Mentoring Graduate Students

While mentoring undergraduates is important, particularly as they conduct their independent work, the mentoring that faculty do with graduate students is often at the very foundation of graduate students’ studies across the different stages of their programs. 

Doctoral students need different kinds of support at different stages of their programs. Early on, mentors can support students’ transitions into graduate school and demystify the unspoken assumptions and expectations about graduate education that students and faculty often hold. In addition, mentors can help students to make their research and professional goals more specific, affirming them along the way and supporting them when inevitable "bumps in the road" arise.

As students transition from coursework to independent research, mentors can help them with the development of crucial skills such as teaching, mentoring, researching, managing projects, and writing. Mentors are also often well-positioned to model and discuss with their mentees how to cultivate "balance" in life and work. 

Fortunately, there is no one or "right" way to mentor, but a growing body of research and evidence-based practices exists to promote intentional, inclusive, effective, and ethical mentoring in academia. This handout features an acrostic comprised of some key concepts to consider as you develop your mentoring practice, and the following pages include additional ideas. We invite you to adopt and adapt these tools in ways that feel authentic to you. Whatever form (or forms) your mentorship takes, we hope that you recognize this important work as a unique opportunity to shape the next generation of scholars, leaders, and thinkers.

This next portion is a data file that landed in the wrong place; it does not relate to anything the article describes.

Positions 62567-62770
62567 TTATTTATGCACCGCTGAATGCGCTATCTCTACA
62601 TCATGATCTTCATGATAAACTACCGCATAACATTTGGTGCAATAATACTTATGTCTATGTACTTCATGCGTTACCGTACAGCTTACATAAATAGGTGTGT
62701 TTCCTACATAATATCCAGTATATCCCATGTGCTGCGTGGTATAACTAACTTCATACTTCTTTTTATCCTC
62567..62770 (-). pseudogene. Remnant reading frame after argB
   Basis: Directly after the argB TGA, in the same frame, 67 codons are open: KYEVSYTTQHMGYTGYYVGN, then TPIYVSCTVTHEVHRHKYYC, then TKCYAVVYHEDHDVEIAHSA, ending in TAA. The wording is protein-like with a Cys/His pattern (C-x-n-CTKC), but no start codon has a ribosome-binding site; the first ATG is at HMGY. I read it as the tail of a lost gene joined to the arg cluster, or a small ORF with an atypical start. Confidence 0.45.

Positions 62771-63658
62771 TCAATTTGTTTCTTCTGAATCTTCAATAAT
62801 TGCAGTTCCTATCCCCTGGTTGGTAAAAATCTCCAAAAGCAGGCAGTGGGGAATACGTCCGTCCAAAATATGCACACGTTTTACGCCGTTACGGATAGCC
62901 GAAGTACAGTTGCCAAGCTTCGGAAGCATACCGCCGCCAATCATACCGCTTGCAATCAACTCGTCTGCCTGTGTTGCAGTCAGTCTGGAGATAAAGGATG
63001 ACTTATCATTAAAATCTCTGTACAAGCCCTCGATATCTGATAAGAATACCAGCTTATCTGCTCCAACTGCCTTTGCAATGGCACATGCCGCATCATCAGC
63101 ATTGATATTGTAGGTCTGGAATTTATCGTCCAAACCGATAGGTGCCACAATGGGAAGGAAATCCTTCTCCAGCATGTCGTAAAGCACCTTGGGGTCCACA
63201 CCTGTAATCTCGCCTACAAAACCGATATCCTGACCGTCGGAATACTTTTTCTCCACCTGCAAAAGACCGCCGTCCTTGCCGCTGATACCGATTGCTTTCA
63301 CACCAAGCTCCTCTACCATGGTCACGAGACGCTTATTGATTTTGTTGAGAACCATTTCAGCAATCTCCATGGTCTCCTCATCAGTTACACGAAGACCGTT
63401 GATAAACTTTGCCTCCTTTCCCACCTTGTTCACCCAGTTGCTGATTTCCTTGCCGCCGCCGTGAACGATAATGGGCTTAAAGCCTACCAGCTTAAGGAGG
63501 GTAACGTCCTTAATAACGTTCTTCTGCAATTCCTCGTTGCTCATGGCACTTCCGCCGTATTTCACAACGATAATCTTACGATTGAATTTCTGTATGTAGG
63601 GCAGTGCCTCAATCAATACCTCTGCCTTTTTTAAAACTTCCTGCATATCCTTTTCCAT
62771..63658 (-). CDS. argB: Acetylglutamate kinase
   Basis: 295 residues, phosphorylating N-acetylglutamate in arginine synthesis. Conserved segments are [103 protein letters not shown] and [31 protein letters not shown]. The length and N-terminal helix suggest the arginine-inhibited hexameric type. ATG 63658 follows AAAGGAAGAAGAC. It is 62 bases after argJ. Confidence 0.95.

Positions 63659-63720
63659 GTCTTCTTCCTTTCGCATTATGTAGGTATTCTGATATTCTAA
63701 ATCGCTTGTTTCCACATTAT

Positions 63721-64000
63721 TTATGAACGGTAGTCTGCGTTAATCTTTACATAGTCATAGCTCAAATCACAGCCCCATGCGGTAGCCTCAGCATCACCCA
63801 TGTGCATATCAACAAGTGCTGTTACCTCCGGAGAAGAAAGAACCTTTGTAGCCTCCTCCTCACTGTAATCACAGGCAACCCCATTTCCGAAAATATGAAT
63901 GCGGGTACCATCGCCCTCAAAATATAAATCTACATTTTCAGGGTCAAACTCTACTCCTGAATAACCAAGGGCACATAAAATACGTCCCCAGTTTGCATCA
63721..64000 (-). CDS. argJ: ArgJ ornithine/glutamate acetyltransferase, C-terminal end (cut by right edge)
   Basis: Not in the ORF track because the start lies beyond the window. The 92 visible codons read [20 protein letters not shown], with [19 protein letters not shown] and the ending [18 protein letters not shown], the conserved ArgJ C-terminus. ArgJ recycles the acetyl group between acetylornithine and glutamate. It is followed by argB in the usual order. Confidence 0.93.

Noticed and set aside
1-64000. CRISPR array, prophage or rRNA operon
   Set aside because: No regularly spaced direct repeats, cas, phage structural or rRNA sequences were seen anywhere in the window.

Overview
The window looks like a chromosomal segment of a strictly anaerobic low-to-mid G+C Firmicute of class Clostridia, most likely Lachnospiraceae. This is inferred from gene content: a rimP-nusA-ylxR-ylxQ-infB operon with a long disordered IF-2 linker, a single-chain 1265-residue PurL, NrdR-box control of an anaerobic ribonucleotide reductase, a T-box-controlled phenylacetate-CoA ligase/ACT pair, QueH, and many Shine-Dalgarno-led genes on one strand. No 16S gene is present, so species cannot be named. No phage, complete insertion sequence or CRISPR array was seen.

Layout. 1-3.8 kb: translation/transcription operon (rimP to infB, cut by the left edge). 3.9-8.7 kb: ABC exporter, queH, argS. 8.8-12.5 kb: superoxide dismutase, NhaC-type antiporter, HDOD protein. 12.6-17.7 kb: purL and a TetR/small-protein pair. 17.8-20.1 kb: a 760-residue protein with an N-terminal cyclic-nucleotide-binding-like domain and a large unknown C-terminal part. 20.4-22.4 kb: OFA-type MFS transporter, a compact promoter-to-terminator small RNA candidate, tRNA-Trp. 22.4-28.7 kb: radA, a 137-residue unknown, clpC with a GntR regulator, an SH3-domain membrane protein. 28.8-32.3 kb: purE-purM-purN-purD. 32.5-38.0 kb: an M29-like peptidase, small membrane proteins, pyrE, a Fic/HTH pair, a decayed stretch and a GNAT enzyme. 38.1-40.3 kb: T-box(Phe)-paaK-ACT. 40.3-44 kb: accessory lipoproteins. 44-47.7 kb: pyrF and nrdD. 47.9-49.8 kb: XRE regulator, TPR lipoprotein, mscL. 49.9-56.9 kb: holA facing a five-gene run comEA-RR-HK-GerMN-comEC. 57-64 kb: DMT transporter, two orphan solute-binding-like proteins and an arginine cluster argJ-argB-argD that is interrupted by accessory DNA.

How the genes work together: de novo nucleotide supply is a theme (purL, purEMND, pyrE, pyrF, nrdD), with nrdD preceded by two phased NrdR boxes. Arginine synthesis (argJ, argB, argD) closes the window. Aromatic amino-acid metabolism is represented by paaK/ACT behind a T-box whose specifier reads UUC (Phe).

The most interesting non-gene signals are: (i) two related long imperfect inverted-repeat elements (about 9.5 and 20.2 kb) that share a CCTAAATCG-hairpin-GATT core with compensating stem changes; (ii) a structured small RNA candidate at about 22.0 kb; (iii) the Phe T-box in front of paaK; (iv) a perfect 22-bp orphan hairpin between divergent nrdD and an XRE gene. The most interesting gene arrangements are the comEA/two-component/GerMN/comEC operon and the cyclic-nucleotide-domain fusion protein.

Mentoring Graduate Students as Teachers

While faculty support graduate students in their research as mentors, they also often model the specific skills of teaching, especially as graduate students begin to teach in different settings. 

Mentoring Graduate Students as Learners and Scholars

In doctoral education, students spend the majority of their time in their programs after they complete coursework. For STEM trainees these years are generally spent in lab settings and working with mentors and other trainees in collaborative teams. For Humanities and certain Social Sciences trainees, the time spent on independent research and dissertation work is often solitary. In both contexts, the mentoring relationship is essential. 

Discerning Dissertating Learning Cohorts

The dissertation is known as the capstone of doctoral education, yet planning and writing one can be a confusing, stressful, and solitary endeavor. Indeed, for most students, the majority of time in grad school consists of the years after coursework and exams are completed - the protracted process of "dissertating" that can be exhilarating, exhausting, lonely, inscrutable, and profound - all at the same time.

Learning Mentoring

Mentoring profoundly affects the well-being of individuals and teams, as well as scientific productivity and success. This 8-session virtual course on effective mentoring is open to all STEM grad students, postdocs, and interested faculty.